Canadian teachers find school daze in U.S.
BY MARTY KLINKENBERG
Saturday, September 1, 2001
School days have yet to begin, but for Canadian educators who crossed the border this year, a school daze has already set in.
Canadian teachers recruited last fall and earlier this year by New York's Board of Education say they were not exactly greeted by a welcome wagon when they arrived last month. Instead, they say they found themselves bogged down in bureaucracy and disorganization.
The new recruits complain that housing assistance they were promised never materialized, social-security cards mailed to the school-board's offices were misplaced and, as recently as last week, officials could not tell them what subjects they would teach or even at what school.
In addition, teachers say they were told they might not be paid for six weeks, at a time when they need thousands of dollars to secure even temporary housing.
"You expect a few things to happen in a situation like this, but this is nuts," said a teacher who taught for 12 years in the Toronto area. "To advertise for my skills and then treat me like dog poop? Forget it.
" ...When I return to Canada, I'm going to be blab to everyone that, yes, teaching is twice as much work there. But as Canadians we should be proud of our organization. The public there would never allow the things that have happened here."
New York's Board of Education, which has recruited teachers in Europe for several years, came courting north of the border for the first time last fall. Promotional efforts in Toronto and Vancouver netted 162 Canadian teachers.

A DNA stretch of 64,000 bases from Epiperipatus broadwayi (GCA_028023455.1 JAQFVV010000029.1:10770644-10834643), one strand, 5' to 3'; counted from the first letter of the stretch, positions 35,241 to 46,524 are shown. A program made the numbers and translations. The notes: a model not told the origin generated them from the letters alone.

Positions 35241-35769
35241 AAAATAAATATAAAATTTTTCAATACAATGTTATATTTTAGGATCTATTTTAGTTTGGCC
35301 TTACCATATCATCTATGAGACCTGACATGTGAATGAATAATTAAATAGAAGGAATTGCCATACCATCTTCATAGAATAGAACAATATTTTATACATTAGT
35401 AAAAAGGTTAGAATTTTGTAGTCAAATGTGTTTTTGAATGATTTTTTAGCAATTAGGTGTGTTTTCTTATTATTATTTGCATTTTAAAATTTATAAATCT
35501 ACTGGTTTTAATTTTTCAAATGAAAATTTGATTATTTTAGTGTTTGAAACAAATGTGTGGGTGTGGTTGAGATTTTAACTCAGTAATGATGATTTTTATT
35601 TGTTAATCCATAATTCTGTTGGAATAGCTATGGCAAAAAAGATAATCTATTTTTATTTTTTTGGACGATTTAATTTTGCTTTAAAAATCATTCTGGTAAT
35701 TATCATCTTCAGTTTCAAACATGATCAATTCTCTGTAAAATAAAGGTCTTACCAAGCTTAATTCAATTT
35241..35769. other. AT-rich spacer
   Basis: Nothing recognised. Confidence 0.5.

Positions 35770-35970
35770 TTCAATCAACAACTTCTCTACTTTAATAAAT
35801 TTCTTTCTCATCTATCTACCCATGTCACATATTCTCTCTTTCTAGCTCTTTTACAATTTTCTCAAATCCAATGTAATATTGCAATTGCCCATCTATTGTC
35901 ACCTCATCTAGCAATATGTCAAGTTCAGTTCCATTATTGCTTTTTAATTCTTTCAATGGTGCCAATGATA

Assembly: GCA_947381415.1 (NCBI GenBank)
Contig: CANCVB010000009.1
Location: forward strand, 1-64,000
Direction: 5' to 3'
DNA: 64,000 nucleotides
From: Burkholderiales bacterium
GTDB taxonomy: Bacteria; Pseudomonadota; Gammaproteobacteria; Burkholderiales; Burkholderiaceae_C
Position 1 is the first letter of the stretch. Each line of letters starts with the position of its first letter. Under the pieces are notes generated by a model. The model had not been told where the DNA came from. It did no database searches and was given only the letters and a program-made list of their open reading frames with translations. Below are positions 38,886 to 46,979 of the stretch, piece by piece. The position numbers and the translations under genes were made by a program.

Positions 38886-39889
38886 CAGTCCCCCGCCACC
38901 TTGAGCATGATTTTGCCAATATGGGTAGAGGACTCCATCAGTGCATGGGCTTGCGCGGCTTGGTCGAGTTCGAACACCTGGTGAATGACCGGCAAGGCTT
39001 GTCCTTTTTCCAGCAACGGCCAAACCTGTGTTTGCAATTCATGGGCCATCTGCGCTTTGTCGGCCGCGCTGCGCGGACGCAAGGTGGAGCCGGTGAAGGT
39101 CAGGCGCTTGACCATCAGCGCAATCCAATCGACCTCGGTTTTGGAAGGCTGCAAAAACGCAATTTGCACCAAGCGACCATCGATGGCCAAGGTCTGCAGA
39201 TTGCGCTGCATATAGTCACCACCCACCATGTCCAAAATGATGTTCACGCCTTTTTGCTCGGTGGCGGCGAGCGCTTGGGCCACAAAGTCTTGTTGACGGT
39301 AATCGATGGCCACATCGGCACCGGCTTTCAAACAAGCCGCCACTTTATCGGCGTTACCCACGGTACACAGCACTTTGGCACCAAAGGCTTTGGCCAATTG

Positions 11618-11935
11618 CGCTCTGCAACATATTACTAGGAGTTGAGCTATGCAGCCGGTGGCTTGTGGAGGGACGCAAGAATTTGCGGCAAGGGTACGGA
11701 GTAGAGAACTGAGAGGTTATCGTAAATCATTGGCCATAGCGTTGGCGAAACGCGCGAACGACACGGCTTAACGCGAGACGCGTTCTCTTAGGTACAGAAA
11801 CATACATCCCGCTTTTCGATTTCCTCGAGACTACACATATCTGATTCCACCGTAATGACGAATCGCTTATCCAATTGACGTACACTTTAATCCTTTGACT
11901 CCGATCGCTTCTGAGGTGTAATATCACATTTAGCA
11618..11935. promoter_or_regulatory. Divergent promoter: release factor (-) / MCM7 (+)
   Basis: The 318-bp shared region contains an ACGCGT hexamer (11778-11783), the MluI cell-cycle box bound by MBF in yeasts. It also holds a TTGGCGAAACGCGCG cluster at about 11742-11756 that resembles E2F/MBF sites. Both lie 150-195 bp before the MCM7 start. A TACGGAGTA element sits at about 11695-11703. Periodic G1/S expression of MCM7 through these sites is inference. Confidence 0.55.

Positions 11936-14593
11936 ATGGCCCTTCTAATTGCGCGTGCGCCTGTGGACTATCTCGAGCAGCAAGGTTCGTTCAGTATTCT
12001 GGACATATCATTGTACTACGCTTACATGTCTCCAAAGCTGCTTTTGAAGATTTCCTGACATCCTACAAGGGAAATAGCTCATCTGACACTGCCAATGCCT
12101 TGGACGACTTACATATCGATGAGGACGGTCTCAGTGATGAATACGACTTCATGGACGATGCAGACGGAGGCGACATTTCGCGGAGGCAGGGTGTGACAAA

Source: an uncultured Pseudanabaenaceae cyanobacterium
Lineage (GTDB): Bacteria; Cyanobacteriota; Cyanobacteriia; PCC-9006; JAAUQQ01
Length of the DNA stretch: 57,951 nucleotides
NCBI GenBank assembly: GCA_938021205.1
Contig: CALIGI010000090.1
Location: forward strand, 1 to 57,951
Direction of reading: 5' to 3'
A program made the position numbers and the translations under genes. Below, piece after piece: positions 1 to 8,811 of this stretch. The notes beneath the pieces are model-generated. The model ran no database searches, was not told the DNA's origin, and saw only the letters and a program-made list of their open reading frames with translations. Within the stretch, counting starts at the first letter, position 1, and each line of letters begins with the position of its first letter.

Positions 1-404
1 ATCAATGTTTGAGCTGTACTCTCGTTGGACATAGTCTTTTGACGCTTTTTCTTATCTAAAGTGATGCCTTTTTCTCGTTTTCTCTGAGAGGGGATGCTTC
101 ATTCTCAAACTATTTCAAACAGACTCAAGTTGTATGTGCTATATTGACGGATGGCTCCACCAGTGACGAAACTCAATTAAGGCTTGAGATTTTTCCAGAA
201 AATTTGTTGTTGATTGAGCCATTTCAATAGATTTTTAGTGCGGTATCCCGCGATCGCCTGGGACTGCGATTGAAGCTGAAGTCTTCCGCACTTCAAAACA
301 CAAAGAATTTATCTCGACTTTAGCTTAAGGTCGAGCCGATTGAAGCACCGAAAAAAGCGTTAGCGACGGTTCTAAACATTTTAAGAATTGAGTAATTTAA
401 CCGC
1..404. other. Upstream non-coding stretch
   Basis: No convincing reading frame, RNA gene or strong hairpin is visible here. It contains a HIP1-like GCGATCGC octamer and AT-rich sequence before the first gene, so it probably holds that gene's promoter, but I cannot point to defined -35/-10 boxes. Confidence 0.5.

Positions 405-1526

Visas were pushed through quickly with the help of U.S. Senator Charles Schumer, but the Canadians had to pay their transportation and moving expenses themselves.
School starts on Tuesday in New York, with more than a million students enrolled in public schools and a faculty of 79,690.
More than 800 certified teachers were hired to address a shortage the city calls severe. But the international recruiting efforts caused confusion and controversy.
Randi Weingarten, the head of the teachers union, said this week the school board had botched its planning and failed miserably to help recruits find housing.
The Canadians agree. "What strikes me as an outsider is that so many things in this process have gone wrong," the veteran Ontario teacher said one night last week while sitting in the lobby of her hotel in Manhattan. "And what really bothers me is that I don't think this board realizes the kids are the ultimate client. These people are not focused on the students at all."